Needs Assessments for Membership Dues


January 19, 2023

Whether you’re a new association or you’ve been around for decades, at some point you’ll have to bring up the touchy topic: membership dues. It’s not an easy subject, but a necessary one. If dues are too low, you can’t provide the products and services you’ve promised. Too high, and you won’t gain or retain members. So, how do you find that Goldilocks “just right” balance?

The answer is in your value. What is it your members want? Whether you’re setting up fees for the first time or thinking about raising them, it's key to make sure you get a clear picture on what you’re providing to your industry.

To evaluate whether you’re providing a good value to your members, consider a needs assessment, which will allow you to determine the needs or "the gaps" between current and desired outcomes. You'll be amazed the insights it will provide your team.

Step One: Market Desire. Find out what your members want.

This by itself won’t determine what products and services you provide, but it will be a good starting point. Reach out to your members to find out why they joined your organization and what they value they most. Is there anything they’d like to see more of? This is also an opportunity to get feedback on future ideas that you may have in the pipeline and to see whether it's worth the effort.

Step Two: Feasibility. Can you provide what your members want?

Focus on your goals when you’re thinking about what you can and can’t provide for your members. There may be some things they can get from your association, but they may also be able to get the same from other organizations. You’re the voice and leader for your industry, so your best value will come from doing things that protect and promote that industry. Once you’ve narrowed down the things you want to offer, assess whether your current resources will let you provide all of it. If not, you’ll either need to raise dues or make some cuts.

Step Three: Risk. What if you lose funding?

It’s important to consider sustainability as you think about the products and services you’re providing. What would your plan be if you lost significant membership numbers? This question can help you decide what to focus on and consider whether different payment structures would be more beneficial for your goals.

Step Four: Analyze. What will the value cost?

After you finish the needs assessment and nail down what you’re offering to showcase value, it’s time to add up the total cost. Include everything in this total including payroll, rent, office supplies, insurance, events, and any other expenses you should have. Don’t forget to include a marketing budget, which may need to be higher if you’re looking to ramp up efforts for membership and events.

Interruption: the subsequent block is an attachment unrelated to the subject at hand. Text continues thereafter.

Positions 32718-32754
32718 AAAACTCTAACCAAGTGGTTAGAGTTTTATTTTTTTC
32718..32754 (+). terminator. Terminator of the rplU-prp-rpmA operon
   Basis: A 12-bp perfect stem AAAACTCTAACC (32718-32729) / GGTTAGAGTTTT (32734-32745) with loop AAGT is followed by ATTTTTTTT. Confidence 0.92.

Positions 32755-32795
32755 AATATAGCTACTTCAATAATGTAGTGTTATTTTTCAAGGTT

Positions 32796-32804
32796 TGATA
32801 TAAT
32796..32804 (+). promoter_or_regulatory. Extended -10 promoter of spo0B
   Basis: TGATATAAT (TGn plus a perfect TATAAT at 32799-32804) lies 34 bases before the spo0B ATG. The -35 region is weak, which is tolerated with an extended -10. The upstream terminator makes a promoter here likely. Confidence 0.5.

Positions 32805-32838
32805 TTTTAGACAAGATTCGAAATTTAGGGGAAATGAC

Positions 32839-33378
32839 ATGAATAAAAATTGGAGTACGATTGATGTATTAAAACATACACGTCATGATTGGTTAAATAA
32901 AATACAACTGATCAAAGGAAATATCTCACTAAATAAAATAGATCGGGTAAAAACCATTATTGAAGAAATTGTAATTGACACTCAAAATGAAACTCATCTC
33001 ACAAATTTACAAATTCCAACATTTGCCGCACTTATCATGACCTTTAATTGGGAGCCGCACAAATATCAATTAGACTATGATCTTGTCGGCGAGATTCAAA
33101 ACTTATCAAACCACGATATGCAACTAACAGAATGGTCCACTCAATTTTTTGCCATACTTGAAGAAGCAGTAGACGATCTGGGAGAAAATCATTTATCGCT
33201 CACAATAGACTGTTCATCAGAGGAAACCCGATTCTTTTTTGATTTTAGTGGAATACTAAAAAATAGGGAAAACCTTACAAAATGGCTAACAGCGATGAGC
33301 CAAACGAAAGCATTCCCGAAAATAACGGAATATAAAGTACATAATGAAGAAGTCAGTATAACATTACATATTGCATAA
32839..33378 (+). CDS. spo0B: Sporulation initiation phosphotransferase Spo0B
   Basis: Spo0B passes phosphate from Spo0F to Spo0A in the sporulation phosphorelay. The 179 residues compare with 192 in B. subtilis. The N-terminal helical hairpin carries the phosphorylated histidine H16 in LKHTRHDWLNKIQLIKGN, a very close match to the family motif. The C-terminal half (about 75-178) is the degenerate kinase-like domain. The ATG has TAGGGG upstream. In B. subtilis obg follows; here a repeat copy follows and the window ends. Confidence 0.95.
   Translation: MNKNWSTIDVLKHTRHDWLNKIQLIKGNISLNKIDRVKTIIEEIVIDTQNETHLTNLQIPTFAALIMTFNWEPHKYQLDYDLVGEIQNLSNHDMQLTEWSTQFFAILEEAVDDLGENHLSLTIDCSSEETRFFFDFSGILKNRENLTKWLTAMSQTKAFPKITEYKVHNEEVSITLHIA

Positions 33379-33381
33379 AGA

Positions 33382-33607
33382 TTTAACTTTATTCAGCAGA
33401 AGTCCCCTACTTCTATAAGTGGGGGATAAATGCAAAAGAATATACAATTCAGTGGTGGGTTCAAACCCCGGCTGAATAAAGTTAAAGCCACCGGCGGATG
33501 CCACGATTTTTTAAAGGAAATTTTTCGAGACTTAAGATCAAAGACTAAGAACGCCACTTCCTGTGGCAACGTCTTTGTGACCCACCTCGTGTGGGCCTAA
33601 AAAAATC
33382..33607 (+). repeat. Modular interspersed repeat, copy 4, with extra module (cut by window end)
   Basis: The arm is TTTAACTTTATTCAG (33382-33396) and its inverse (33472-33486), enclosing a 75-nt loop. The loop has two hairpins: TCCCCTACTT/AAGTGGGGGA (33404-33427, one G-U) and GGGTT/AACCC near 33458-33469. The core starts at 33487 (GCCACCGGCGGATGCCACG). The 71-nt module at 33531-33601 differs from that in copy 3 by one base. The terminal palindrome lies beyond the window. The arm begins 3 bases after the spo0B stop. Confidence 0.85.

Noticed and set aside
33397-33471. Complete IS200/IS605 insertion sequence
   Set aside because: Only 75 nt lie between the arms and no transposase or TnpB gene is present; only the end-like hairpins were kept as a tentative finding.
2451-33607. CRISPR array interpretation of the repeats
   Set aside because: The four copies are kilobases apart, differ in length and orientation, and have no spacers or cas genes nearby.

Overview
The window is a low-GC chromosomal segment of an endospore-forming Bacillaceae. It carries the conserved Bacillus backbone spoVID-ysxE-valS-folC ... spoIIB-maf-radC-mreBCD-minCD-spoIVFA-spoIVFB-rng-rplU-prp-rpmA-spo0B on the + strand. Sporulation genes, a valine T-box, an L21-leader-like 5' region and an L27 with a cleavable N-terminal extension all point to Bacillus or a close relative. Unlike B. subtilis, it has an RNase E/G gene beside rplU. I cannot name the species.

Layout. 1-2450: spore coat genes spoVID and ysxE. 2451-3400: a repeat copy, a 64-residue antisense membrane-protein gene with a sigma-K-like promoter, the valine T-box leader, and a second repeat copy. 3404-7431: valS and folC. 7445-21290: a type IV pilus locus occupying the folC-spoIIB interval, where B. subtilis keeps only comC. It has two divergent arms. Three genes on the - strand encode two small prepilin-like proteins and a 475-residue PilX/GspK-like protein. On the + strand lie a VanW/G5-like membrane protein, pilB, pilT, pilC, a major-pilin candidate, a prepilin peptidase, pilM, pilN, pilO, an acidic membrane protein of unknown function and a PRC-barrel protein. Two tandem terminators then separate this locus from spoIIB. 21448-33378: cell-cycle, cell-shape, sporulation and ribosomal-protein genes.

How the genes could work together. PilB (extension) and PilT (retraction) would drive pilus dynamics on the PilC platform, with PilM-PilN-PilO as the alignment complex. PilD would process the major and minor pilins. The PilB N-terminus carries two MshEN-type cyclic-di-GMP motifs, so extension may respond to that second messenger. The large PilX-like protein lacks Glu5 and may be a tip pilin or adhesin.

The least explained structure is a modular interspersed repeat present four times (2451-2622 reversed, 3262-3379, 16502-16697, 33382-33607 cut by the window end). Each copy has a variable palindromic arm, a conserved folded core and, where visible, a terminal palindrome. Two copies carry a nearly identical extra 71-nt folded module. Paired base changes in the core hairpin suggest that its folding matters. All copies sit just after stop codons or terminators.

Step Five: Execute. Put your plan into action. 

Once you have the total, you'll now know how much revenue needs to come in and can determine payment options. The ideal setup will depend on the diversity and cash flow of your membership. If cash flow in your industry is low or peaks at a certain time of year, make sure to account for this. You might consider lower fees, a referral system, or payments that coincide with the revenue peaks. Dues can be annual or on a rolling-cycle, and different payment tiers can come with varied levels of benefits. If your members are individuals, maybe you offer a discount for new members, students, or individuals who are new to the industry. If your membership based is primarily companies, a scaled fee can provide incentive for smaller companies to join, while you can offer more benefits to companies that pay more.

In summary, never be afraid to ask. 

If you’re not sure how changes will be received, always use the power of questions and surveys! Schedule calls with several of your members to lay out the new fees and benefits, and get their opinions. You'll want to make sure to get a good representative sample.

It's critical to communicate the additional value you’re providing with it if dues do increase -- members will pay for value! Have your most loyal members talk about the benefits they receive from the association and share their words with the entire organization. Word of mouth goes a long way!

If you’re still worried a dues increase will be too much for some members, you could offer installment payments, discounts on multi-year memberships, or early-bird discounts on early renewals.

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